The U.S. military is struggling to defend troops who are under siege day and night on ill-defined battlefields. Troops who are fighting wars in which it can be impossible to identify the enemy or to know whom to trust. And when they are betrayed, they dare not tell anyone.
They are the nation's women in uniform, and they are being sexually harassed, abused and assaulted at an alarming rate by their fellow soldiers and officers. Since 9/11, with unprecedented numbers of women serving in Iraq and Afghanistan, the nation's military leaders say that misogyny is undermining troop readiness.
Women enlist for the same reasons as other soldiers, to further their education, establish careers, and serve their country. These were Linda Bullock's motives, too, when she joined the Army Reserve at 18. She wanted to belong to a community based on honor and trust. Something she couldn't find in her own family where she had been repeatedly raped by a close relative.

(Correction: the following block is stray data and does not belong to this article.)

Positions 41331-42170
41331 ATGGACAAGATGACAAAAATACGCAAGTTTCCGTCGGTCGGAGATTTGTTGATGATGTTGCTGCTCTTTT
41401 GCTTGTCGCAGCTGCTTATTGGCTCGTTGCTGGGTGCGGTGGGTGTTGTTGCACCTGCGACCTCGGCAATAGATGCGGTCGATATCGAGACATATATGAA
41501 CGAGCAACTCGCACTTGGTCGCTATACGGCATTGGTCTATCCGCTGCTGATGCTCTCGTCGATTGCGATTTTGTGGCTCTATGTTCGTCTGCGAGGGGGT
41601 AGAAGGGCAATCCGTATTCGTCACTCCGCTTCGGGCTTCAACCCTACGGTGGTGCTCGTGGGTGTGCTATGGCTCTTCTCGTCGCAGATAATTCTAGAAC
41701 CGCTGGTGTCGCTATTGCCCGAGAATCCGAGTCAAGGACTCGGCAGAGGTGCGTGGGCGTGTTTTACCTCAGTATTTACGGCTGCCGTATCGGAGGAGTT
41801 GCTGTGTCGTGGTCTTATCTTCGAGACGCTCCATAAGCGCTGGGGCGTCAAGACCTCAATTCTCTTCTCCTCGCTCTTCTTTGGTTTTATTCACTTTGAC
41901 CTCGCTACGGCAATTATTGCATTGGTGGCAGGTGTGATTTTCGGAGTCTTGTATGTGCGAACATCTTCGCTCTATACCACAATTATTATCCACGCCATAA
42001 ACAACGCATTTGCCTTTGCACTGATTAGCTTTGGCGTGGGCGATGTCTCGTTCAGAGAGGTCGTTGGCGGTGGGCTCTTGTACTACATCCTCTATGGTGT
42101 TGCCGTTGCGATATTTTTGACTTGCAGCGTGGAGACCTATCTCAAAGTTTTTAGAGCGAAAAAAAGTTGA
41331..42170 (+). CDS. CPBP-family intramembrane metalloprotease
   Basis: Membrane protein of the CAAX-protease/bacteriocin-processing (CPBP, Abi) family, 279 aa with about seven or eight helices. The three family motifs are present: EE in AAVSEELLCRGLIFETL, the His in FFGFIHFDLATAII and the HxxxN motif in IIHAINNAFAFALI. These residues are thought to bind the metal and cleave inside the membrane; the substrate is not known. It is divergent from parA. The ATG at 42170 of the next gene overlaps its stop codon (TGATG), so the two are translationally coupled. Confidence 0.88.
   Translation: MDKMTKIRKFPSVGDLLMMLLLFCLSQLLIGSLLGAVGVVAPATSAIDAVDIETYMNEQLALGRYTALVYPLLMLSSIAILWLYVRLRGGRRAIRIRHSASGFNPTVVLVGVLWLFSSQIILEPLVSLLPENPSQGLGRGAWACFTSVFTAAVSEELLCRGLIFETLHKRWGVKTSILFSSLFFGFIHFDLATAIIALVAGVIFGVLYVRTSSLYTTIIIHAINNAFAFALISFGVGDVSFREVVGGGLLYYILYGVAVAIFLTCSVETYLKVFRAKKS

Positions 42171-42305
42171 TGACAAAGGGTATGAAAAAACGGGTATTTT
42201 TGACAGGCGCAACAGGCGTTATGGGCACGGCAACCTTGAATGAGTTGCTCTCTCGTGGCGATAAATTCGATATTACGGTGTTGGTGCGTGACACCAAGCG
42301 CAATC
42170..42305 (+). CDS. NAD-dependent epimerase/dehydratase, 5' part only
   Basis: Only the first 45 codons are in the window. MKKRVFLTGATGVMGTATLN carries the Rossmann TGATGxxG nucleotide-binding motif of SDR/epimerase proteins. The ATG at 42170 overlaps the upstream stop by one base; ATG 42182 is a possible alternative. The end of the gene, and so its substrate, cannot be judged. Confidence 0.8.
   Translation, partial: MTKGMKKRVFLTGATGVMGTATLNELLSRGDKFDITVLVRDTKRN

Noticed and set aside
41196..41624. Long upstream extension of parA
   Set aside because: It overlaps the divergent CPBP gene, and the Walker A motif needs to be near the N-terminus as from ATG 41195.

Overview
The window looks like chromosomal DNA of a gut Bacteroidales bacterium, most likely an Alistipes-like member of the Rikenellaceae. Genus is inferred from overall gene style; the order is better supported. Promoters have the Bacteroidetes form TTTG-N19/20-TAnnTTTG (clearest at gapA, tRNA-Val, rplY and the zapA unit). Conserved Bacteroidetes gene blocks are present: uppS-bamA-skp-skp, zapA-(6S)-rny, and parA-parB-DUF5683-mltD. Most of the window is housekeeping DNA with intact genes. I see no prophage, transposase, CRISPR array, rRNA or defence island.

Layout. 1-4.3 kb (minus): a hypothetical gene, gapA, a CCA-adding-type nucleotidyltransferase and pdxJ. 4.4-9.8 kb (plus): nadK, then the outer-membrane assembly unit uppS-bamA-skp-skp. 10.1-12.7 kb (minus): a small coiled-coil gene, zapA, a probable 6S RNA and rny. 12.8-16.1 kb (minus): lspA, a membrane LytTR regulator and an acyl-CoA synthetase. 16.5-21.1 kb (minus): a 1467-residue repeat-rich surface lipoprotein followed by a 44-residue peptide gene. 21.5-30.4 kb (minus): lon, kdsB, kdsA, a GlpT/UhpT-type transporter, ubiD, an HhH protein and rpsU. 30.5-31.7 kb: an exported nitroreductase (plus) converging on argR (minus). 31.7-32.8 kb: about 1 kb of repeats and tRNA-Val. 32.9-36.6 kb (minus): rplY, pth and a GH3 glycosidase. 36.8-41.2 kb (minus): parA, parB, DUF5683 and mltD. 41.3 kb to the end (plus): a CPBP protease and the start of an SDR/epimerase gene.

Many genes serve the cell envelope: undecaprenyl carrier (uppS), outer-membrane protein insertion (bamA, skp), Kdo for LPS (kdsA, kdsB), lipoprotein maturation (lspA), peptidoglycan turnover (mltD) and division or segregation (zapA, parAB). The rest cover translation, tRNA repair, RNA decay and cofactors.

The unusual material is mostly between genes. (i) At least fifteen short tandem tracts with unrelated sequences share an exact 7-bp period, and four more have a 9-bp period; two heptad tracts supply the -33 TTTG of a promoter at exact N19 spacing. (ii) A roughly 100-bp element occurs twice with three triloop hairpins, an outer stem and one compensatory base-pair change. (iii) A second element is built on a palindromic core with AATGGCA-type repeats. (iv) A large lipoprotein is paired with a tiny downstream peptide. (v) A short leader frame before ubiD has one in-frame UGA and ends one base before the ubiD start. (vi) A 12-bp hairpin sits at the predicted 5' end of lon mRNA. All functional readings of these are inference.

Bullock was sent to Fort Sam Houston in San Antonio for training.
Although she had never been away from home before, the city girl from Baltimore, "a string bean" at 5-foot-9 and 135 pounds, surprised herself with her toughness. "It was cool," she says. After two weeks of field exercises, she returned to her barracks desperate for a shower.
While the rest of her fellow soldiers left to get dressed, Bullock stayed behind, luxuriating in the hot water. The bathroom was deserted when she finally wrapped herself in a towel. Suddenly, her drill sergeant appeared.
"Who else is here?" she remembers him asking.
"No one," she said. Then he covered her mouth, threw her down and raped her.